100. Article 216 was pressed into service to make out that a High Court consisted of a Chief Justice and only such other judges as were appointed. Therefore, if a transferee judge was to become part of the High Court he had to be appointed. Article 217 was read to suggest with special reference to proviso (e) to Article 217(1) that even as the office of the judge of a High Court shall be vacated by his being appointed to be a judge of the Supreme Court-this could be done only with the consent of the judge concerned since nobody could be forced into judgeship of the Supreme Court-so also, vacancy could be caused by transfer to any other High Court only if it were with consent. A case of transfusion of sense, as it were. It was further stressed that Article 219 stipulated the necessity for oath of office being taken before a judge entered upon his office. Such an oath was taken with special reference to the High Court where he was becoming a judge. Therefore, on transfer to another State High Court a fresh oath was necessary and the form of oath spoke of appointment, not transfer. From this it was sought to be inferred that a judge, on transfer, had to be appointed to another High Court. A few more of such somewhat finical instances were picked out and scanned at the micro-level to broad-base the theory that 'transfer' in the scheme of Chapter VI Part V covered only such shifts as were concurred in by the transferee. Having given close thought to the thesis, presented with an eye on * Judicial Methods by M. Hidayatullah, C.J. at p.45 detail and woven into a fine web, we are not inclined to agree that the plain meaning of transfer under Article 222 can be whittled down in the manner suggested. To be subtle may not always be to be sound. The learned Attorney-General explained that Article 216 merely set out the Constitution of the court as including the Chief Justice and such other judges as the President chose to appoint. The contradistinction between 'appoint' and 'transfer' did not arise in the situation. Likewise, proviso (e) to Article 217(1) covered two separate categories and two separate situations giving rise to vacancy in the Office of Judge of a High Court. The first was when a High Court judge was appointed to the Supreme Court; the second was when he was transferred to any other High Court. To telescope, the two to deduce the common element of consent was to mix up two distinct categories without any warrant. On the other hand, the use in the Constitution of the two words 'appoint' and 'transfer'' separately brings into bold relief the distinction between the compulsory process of transfer and the voluntary acceptance needed for an appointment. The learned Attorney-General was inclined to urge that technically a fresh oath was not even necessary when a judge was transferred from one High Court to another. Perhaps the form of oath specifies the High Court and, therefore, a transfer may necessitate a second oath with reference to the transferee High Court. Even so, that does not tell upon the construction of the expression 'transfer'.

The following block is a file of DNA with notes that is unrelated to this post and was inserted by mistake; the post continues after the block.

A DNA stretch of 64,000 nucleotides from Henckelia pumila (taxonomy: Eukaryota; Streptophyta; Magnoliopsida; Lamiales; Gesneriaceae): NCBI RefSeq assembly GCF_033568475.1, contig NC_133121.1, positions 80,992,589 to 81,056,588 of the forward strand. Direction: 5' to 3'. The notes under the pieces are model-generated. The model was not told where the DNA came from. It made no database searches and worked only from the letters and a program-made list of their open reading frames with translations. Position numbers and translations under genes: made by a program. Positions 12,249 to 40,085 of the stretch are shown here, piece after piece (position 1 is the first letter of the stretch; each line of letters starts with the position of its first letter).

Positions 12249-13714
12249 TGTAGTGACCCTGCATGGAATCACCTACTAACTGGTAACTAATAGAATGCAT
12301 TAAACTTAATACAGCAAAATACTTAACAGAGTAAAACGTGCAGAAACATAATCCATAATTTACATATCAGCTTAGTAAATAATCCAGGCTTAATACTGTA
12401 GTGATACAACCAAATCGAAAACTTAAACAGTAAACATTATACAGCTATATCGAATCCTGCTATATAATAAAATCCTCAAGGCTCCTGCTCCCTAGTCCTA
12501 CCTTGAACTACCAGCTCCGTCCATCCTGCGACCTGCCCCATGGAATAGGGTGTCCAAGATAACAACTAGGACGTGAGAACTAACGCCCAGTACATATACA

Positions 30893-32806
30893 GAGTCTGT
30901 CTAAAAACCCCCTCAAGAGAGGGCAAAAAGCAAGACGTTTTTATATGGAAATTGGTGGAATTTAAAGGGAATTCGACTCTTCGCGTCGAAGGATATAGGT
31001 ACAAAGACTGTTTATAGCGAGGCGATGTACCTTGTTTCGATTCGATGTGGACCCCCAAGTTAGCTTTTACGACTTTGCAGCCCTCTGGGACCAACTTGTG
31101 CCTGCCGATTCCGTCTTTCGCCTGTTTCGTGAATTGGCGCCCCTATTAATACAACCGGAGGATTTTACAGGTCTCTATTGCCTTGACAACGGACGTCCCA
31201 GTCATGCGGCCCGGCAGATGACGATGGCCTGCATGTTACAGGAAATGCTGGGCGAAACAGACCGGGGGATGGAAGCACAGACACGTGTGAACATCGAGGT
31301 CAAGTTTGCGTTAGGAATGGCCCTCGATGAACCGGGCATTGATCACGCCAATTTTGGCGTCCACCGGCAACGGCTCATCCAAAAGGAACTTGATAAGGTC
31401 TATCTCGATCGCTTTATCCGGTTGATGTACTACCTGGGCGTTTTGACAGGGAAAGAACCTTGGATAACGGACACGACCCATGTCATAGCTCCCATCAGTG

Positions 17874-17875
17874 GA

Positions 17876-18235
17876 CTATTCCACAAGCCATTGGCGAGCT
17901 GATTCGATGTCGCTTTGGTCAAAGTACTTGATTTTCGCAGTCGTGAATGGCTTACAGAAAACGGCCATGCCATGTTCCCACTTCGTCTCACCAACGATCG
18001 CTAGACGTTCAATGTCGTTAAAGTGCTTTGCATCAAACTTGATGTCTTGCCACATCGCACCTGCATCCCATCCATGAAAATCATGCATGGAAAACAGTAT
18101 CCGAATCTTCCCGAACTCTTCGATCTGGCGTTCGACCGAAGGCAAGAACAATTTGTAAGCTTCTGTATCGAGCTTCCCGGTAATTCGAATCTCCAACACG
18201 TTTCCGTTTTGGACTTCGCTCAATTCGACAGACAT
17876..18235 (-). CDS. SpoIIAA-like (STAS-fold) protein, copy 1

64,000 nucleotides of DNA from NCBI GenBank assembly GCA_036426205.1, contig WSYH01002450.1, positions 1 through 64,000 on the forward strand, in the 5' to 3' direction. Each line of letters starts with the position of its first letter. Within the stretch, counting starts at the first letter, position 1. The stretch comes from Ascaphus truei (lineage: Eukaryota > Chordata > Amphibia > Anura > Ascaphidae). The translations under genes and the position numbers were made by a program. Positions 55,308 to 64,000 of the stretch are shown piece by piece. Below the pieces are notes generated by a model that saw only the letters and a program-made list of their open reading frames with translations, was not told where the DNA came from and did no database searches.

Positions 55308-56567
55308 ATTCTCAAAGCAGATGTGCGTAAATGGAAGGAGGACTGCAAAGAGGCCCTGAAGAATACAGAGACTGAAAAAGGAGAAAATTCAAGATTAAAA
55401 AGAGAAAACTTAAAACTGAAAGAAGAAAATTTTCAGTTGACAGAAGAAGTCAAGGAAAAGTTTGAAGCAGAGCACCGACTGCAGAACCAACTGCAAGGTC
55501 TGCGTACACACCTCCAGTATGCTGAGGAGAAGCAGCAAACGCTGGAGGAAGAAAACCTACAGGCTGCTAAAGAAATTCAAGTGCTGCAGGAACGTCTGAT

101. A few other factors contradicting the notion that fresh appointment was implied in every transfer were highlighted by the learned Attorney-General. Minor verbal vagaries, [see Schedule II Part IV (11)] even if discovered were inconsequential where the thrust of the particular provision was strengthened by other considerations,